Middle School Curriculum Update

October 2017


In our investigation of the universe history, we learned about The Big History Project’s Threshold 2, The Big Bang and the history of our changing beliefs about the universe. The students read articles about the work of Ptolemy, Copernicus, Galileo, Newton, Leavitt, and Hubble and wrote their opinions about which individual contributed the most to promote collective learning in society. In material about Threshold 3 , Stars and Elements, the students learned about the life cycle of stars and the creation of complex elements. We were excited about the recent news about the two merging neutron stars in the galaxy NGC 4993, located about 130 million light-years from Earth in the constellation Hydra. As stated in a NASA article, “ Astronomers think a kilonova's visible and infrared light primarily arises through heating from the decay of radioactive elements formed in the neutron-rich debris. Crashing neutron stars may be the universe's dominant source for many of the heaviest elements, including platinum and gold.” The students also began a unit study about Threshold 4, Our Solar System, Exoplanets, and the Earth’s formation. At the end of October, twe visited Kutztown University’s Planetarium. KU’s astrophysicist and planetarium director, Dr. Phil Reed, talked about early astronomy and presented a show, The Ninth Plane, about a possible future discovery of another planet beyond the asteroid belt.

To introduce our upcoming short story unit, students participated in a lively literary escape room activity. After reading Ray Bradbury’s short story, All Summer in a Day, the students completed questions about the story, located hidden clues in the room, and worked collaboratively to solve them. Some readers are finishing the novel Transall Saga by Gary Paulsen and are working on an end project that includes researched facts about the ebola virus. The students also reflected about their learning in preparation for student led parent-teacher conferences at the end of October.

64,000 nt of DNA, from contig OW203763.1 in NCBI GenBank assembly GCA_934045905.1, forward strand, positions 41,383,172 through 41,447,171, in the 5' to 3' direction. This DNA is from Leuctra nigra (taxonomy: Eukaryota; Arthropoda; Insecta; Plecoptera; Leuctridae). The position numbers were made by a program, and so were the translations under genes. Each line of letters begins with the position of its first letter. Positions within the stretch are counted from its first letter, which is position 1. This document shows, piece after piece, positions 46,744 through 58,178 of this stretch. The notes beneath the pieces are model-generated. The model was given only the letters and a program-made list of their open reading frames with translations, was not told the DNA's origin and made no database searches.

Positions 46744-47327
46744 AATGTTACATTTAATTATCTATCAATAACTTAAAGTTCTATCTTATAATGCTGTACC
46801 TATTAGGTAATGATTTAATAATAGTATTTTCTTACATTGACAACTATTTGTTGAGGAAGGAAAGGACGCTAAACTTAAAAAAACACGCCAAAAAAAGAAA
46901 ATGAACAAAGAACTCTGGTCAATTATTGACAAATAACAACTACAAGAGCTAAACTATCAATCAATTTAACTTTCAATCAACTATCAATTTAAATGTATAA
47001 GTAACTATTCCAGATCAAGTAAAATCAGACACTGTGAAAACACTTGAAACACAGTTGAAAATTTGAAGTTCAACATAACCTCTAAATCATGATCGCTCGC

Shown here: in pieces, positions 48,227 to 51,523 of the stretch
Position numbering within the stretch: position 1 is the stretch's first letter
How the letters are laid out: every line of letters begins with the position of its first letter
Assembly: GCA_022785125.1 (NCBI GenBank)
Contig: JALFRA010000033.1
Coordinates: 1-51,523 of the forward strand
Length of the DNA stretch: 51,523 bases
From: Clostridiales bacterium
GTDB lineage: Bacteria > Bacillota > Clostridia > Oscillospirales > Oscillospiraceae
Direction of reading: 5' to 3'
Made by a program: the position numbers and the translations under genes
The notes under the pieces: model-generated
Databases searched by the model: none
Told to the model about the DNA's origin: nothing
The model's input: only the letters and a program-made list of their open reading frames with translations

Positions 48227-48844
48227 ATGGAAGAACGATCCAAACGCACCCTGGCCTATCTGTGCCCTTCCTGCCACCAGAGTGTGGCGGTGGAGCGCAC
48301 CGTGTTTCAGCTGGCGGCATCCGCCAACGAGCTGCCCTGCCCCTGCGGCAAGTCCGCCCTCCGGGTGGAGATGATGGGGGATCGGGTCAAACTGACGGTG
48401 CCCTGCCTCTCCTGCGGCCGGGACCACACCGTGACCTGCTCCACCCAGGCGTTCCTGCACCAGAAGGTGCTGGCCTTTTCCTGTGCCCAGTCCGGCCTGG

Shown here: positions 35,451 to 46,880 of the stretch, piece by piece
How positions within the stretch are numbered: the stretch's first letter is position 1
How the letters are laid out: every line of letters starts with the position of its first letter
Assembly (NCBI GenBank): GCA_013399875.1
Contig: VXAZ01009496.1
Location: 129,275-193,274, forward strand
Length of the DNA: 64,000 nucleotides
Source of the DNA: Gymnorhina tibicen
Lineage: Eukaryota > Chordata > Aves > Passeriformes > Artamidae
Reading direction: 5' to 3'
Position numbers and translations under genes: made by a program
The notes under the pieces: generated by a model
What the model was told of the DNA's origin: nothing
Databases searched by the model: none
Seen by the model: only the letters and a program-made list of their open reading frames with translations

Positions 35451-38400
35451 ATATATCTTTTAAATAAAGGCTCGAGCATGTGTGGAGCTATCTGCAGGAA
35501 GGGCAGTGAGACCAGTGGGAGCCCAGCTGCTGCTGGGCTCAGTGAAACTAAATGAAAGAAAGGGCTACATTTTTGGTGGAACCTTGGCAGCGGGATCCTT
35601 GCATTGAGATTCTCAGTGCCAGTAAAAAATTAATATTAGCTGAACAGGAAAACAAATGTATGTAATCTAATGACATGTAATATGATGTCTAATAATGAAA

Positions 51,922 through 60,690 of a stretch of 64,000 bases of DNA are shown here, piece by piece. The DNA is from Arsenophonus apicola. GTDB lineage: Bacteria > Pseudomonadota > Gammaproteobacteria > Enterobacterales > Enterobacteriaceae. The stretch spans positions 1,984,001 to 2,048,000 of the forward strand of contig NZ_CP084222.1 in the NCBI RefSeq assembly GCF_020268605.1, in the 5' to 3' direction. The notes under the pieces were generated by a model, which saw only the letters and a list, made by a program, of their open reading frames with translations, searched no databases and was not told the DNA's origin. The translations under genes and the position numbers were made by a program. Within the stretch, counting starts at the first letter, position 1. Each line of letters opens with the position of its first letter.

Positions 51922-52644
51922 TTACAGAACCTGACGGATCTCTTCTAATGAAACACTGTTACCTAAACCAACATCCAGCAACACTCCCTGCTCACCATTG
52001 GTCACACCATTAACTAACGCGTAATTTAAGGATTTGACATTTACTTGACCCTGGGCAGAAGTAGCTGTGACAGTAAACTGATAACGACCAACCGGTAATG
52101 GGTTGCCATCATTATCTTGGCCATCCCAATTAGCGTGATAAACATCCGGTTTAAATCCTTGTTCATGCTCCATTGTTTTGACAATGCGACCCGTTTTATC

Eighth grade math students have continued to learn about Algebra through focusing on the large concepts, with much of our October work focused on the concept of the slope of a line. Students have been experimenting with how to create images using lines of different slopes, learning the concepts in order to complete their designs. (An example of this was to construct a rectangle using equations so that the sides of the figure were not parallel to the axes.) They have also been introduced to the idea of limiting the length of a line by defining a range or domain. We have been using the graphing calculator app Desmos to develop this proficiency.

Students have been working individually to gain expertise with simplifying expressions with the distributive property as well as solving multi-step equations, working at their own pace to master these techniques. We are beginning to work with writing and “reading” equations, becoming familiar with the slope-intercept form of linear equations and devising equations to describe real world situations.


The Helman-Osborn class had a phenomenal field trip to the Kutztown University Planetarium in October, where our eyes were opened to current research into the limits of the solar system. In light of this informative trip, students prepared presentations of the individual planets which they will deliver in upcoming days. Our planetary studies have also made for a great transition to studying the sun and nuclear fusion, the process of generating plasma as a sustainable energy source. Besides the basic technicalities of nuclear processes, recent class discussions have focused on the planetary need for an abundant and sustainable energy and how viable fusion is as an energy option. Science fiction short stories were completed by the end of October and are very entertaining reads; I look forward to putting together a collection of these stories in upcoming weeks. Future topics of study will incorporate our previous unit on climate, especially atmospheric properties, pressure, and temperature, as we examine outer space and the solar system in further detail.
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